HideShow resource information
View mindmap
    • What is the New Right?
      • political ideology opposed to an actual sociological theory
      • very influential in the 1980's and 1990's under the Conservative government (right wing perspective)
      • John Redwood (1993) - the natural state should  be the two adult caring family caring for their children
      • Michael Howard (1993) we must emphasise our belief that the traditional two parent family is best. Best for parents, best for society and above all, best for children.
      • Michael Portillo (1993) teenage pregnancy often leads to a whole life of state independence, with few luxuries. The teenage mother is rarely able to gain full education or develop a career
      • sees overly generous welfare state as a  contributory factor in the growth of lone parents
      • regard single parenthood as 'underclass' charcterised by living off benefits, not wanting to work, having shrt term sexual relationships and having children with men who do not see their offspring
      • women should have the caring role within nuclear families. husbands should have the breadwinner role
      • blames the individual for poverty and poor life chances. New right social policies can be argued to reinforce traditional family values
        • 1998 changes in taxation - prevented cohabiting couples from benefiting from better tax allowances than marriage couples
        • 1993 - CSA was introduced, criticsed as being a way for the government to save money as single parents lost out on benefits
    • Research
      • Dennis (1993)
        • examines the relationship between family types and crime. Argues that the social control that was exercised in the past by traditional families has weakened. Men have become marginalised in families as family roles have changed
      • Charles Murray - carried out research in the projects in Washington DC
        • Argued an underclass had been created
          • welfare benefits = unmarried single women raisec hildren alone
          • lack adult role models for children, fathers not taking repsponsibility
          • unemployed young fathers unwilling to work
          • young men on benefits or turning to crime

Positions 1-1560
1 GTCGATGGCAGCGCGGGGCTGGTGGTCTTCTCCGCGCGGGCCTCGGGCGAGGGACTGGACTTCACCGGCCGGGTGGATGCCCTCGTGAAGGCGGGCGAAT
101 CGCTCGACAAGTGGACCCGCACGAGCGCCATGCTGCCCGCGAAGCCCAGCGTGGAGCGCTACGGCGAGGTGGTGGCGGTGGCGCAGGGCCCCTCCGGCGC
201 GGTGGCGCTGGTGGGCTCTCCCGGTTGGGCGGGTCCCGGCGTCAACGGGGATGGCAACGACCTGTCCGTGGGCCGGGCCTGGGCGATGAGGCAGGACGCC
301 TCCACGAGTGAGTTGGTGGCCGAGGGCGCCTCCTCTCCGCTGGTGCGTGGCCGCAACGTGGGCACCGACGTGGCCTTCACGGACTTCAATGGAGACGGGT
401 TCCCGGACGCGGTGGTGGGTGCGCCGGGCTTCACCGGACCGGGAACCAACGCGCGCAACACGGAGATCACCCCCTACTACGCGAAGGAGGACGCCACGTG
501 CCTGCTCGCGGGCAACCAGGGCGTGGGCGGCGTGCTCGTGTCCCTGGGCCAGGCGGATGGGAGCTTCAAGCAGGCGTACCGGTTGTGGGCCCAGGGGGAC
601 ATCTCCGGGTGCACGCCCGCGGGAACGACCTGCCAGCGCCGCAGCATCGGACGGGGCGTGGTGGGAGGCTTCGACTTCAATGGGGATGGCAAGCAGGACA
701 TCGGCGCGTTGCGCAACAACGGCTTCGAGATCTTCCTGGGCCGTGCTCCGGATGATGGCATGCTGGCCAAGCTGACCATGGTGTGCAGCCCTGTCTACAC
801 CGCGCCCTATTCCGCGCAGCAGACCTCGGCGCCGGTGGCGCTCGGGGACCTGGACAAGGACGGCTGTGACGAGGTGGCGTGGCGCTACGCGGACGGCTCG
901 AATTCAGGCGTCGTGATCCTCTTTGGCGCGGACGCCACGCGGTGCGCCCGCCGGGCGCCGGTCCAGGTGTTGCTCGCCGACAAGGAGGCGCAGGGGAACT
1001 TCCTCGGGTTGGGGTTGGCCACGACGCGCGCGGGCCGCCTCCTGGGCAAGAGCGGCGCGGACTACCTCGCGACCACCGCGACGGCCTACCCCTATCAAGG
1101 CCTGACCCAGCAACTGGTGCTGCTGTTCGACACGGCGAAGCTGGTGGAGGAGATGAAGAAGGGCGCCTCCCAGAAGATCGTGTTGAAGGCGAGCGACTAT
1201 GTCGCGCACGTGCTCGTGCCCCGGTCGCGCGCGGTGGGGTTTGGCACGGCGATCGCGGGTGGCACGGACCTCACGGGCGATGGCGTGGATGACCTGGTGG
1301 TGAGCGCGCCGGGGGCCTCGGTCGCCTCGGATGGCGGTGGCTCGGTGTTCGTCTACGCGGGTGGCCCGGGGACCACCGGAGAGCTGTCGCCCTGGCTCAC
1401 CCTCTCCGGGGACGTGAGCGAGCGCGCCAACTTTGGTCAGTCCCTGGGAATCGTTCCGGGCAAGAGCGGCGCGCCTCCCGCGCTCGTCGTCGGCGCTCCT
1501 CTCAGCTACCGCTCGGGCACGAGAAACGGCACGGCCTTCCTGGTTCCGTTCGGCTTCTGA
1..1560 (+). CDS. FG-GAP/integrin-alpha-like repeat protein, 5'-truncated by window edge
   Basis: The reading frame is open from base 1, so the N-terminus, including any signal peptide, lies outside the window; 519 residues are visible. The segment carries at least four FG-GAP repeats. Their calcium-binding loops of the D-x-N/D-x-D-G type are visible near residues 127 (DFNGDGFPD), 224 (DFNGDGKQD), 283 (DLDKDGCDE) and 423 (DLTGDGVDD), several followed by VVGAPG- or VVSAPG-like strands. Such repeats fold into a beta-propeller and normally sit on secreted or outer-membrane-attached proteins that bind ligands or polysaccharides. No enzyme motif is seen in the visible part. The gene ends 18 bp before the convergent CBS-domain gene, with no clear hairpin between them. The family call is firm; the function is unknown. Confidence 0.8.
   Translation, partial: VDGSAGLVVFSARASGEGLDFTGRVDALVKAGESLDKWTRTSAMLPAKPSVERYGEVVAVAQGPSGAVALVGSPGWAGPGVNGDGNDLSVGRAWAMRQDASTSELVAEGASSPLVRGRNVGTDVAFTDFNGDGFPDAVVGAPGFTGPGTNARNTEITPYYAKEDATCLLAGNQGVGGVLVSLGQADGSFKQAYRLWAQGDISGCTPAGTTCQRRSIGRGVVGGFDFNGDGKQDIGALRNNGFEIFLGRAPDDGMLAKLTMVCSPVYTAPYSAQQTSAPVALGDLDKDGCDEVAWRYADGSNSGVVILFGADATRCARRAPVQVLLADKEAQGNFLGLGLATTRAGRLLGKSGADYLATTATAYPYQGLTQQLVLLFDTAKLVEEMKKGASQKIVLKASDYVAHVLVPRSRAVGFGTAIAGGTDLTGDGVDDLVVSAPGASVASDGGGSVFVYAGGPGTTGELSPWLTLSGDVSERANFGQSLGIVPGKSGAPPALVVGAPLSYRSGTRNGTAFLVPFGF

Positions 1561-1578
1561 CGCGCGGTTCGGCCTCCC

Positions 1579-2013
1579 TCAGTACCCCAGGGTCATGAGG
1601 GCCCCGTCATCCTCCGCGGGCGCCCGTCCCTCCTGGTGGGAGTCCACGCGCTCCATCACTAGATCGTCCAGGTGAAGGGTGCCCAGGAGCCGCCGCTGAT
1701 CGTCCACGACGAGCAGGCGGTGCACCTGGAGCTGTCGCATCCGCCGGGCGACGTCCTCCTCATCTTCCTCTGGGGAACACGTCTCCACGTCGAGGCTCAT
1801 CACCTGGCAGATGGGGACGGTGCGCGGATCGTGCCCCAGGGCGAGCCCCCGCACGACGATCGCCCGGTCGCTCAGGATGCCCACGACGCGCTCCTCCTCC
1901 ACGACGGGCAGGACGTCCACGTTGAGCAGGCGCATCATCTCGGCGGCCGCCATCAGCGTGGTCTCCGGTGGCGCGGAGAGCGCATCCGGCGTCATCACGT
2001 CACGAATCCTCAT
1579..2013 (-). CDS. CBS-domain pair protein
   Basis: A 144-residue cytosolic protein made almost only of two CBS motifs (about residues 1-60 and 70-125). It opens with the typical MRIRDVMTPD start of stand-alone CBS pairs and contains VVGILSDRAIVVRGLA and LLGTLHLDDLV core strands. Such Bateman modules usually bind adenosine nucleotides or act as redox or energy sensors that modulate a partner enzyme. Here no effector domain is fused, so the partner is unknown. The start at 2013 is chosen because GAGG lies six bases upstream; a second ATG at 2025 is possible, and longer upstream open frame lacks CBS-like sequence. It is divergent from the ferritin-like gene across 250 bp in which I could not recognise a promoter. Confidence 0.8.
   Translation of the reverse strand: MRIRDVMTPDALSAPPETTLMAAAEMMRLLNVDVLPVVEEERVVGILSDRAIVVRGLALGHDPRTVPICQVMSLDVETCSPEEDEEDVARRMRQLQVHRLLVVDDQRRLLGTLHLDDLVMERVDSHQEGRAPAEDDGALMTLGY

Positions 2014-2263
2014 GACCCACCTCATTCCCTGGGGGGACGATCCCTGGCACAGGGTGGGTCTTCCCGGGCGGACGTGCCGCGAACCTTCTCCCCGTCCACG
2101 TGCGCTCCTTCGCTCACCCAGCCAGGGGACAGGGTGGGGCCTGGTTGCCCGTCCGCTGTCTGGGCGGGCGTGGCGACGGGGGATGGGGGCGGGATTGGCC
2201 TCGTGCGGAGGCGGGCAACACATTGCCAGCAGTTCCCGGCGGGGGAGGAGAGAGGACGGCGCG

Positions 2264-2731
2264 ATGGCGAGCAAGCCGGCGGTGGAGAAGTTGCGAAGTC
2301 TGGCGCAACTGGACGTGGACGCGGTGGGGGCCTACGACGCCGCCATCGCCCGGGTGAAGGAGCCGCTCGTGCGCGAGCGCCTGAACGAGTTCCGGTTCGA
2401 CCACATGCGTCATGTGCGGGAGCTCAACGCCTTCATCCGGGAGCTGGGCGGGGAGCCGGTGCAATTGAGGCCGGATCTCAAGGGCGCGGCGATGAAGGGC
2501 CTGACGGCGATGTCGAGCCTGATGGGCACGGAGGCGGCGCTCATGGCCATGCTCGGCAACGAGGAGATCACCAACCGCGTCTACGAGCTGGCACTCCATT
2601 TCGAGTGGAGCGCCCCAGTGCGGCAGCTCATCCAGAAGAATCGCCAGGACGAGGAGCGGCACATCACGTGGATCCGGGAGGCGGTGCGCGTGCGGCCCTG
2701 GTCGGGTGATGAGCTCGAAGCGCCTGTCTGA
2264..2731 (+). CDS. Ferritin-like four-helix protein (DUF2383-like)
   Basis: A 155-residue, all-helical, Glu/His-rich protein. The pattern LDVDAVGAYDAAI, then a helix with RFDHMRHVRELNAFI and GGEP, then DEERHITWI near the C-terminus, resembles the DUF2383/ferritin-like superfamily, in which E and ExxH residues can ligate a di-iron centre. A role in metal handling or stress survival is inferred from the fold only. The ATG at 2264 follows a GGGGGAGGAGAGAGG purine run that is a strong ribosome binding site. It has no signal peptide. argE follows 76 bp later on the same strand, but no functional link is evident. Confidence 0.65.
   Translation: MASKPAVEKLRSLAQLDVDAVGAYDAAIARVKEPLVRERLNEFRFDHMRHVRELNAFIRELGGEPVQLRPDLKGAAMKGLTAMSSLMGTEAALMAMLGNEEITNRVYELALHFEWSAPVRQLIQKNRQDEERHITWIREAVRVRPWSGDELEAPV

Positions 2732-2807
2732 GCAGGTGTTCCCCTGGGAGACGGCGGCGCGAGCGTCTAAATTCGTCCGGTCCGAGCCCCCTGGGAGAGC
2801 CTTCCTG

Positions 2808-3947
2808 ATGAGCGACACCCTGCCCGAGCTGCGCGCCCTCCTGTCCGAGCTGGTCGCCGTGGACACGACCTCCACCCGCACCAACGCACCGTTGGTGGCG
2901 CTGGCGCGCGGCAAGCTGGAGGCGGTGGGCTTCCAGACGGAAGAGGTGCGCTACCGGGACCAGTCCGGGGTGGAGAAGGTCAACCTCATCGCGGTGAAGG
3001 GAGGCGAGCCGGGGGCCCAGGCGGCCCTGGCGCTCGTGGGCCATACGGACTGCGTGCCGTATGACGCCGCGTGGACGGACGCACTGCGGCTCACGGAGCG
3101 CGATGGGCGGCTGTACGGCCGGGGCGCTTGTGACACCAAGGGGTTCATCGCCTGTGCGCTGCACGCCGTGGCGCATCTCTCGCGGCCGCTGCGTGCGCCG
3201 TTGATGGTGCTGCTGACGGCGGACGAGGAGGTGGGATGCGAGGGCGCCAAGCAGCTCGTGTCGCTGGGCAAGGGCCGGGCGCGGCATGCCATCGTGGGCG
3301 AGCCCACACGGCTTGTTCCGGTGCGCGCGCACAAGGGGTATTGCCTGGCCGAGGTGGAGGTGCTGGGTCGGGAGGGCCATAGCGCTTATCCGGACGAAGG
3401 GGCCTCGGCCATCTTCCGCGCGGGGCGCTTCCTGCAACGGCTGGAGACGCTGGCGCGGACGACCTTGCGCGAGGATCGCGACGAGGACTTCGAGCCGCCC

• Believed in the traditional family roles
          • children socialised into the right moral norms and values
          • children brought up in traditional nuclear families
          • 2 heterosexual parents who marry then have children
          • sex before marriage is wrong, as is divorce
        • argued polices should be introduced to improve society
          • make marriage easier
          • make divorce more diffuclt to obtain
          • no sex education in schools
          • traditonal gener roles, housewife and breadwinner
        • Found many single mums without regular partners, more than one father to children and living on welfare, not working
    • Government Policies That Support Traditional Families
      • payment of child benefit to mother
      • school fiishes early - assumes a parent (mother) will be home for them
      • limited state provision for elderly
      • Fox Harding (1996) argues housing policy assumes nuclear family gets priority over single parent families
    • Evaluation
      • Strenghts
        • shows importance of nuclear family as children have 2 role models
        • focuses on the young being socialised well
      • Weaknesses
        • biased towards traditional family structures
        • intolerant of family diversity
        • shifts blame from structural factors to the individual in terms of social problems and causes
        • not friendly towards women and their choices
        • favours empty shell marraiges as childrens' welfare of utmost importance


No comments have yet been made

Similar Sociology resources:

See all Sociology resources »See all Families and households resources »